Srcaddr Direction Dstaddr Total Bytes Src Bytes Dst Bytes
Host A <-> Host B 210 90 120

The Srcaddr and Dstaddr are the endpoints here. In Uni-Directional Flow, you only see the total bytes that sent by Host A(attribute of Host A) but nothing about Host B in the first flow record. Then the next record shows Host B sends 120 bytes to Host A(attribute of Host B). The total bytes is accounted from single endpoint(either Host A or B) only. But in BiFlow, you can see that Host A sends 90 bytes(Source Bytes) and Host B replies with 120 bytes(Destination Bytes). The total bytes is the accumulation of source and destination bytes. To summarize them -

Uni-Directional Network Flow Model - One direction at a time, every flow record contains the attribute of single endpoint only.

Bi-Directional Network Flow Model - Both direction at a time, every flow record contains the attribute of both endpoints.

Theory is tough sometime, here's the practical sample -

Cisco NetFlow uses Uni-Directional model for flow generation

Argus uses Bi-Directional model for flow generation

To draw good picture of Uni-Directional and Bi-Directional Network Flow, it's best to do comparison of them.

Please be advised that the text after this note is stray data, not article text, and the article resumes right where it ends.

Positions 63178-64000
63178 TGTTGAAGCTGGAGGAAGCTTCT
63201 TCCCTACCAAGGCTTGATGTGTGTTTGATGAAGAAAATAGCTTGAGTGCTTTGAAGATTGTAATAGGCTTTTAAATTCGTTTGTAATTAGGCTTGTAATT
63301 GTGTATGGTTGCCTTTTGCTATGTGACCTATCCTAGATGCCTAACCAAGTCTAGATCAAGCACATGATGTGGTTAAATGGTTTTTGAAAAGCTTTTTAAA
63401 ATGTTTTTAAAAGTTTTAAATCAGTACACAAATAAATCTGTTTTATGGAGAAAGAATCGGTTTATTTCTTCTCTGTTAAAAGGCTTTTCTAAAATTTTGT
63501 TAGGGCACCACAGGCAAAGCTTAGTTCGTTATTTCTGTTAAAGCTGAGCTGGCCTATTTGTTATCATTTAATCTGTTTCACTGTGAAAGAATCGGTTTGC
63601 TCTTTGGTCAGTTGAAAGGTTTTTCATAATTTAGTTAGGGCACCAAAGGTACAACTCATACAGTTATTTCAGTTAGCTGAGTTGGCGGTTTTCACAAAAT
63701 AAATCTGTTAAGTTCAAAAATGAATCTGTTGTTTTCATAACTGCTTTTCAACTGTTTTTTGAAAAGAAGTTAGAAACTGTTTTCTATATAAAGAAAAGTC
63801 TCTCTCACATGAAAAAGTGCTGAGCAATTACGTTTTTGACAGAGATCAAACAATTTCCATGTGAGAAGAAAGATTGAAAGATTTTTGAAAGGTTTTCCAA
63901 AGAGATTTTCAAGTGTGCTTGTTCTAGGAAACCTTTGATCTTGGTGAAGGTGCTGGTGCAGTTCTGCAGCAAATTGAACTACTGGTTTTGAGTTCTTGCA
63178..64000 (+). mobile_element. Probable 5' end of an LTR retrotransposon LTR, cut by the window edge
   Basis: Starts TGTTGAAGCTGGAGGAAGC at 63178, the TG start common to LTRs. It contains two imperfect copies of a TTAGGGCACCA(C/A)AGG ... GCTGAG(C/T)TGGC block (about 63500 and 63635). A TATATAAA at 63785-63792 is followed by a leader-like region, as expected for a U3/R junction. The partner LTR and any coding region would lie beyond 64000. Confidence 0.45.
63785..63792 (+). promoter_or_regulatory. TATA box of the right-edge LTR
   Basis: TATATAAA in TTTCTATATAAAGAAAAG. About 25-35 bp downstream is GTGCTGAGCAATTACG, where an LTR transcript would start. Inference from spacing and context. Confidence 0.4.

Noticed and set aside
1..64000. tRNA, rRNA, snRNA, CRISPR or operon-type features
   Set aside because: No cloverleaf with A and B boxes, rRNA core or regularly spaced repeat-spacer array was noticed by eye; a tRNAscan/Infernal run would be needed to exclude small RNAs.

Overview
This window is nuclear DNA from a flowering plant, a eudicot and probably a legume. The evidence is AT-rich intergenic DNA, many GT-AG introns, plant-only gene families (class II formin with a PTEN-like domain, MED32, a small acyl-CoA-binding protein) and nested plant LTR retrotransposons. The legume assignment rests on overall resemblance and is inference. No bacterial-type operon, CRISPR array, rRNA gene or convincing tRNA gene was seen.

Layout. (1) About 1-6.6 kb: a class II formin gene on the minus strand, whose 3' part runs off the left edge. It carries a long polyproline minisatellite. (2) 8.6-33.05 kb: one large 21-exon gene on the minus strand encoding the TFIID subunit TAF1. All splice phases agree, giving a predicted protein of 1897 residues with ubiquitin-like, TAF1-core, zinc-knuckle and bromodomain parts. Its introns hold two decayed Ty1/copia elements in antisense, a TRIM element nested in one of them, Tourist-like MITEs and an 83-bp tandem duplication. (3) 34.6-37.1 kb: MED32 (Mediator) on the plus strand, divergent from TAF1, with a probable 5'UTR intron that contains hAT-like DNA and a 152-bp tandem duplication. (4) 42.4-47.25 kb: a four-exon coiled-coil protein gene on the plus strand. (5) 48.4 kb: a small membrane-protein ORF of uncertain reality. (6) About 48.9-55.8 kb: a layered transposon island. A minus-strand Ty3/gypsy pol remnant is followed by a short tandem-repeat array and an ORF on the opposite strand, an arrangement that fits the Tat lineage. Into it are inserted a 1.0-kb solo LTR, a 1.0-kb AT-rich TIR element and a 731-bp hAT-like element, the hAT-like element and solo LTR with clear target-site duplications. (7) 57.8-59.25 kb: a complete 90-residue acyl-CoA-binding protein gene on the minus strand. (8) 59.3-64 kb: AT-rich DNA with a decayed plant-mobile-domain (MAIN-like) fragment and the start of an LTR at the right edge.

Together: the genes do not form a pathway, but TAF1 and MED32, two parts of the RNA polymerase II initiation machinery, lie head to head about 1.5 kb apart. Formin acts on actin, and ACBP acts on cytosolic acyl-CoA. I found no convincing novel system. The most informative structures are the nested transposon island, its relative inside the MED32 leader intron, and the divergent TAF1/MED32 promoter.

1. Network Flow data which is generated by Argus 3 natively
2. Network Flow data which is generated by Cisco NetFlow version 5

The flow records below are generated from the same network session. You can examine closely by clicking on them.

Cisco NetFlow(UniFlow):


Flow record property:
SrcAddr = Source Address
Sport = Source Port
Dir = Direction
DstAddr = Destination Address
Dport = Destination Port
SrcPkts = Source Packets
DstPkets = Destination Packets
TotPkts = Total Packets
SrcBytes = Source Bytes
DstBytes = Destination Bytes
TotBytes = Total Bytes

Sometimes I like to think that UniFlow is stateless and BiFlow is stateful.

I will continue writing this Network Flow series, and I hope you enjoy it. Stay tuned for the next one - Traffic Matrix. And of course the HeX 021 series too.

Argus 3 Tip:
You can convert Argus BiFlow to UniFlow by using -M rmon option.

Peace (;])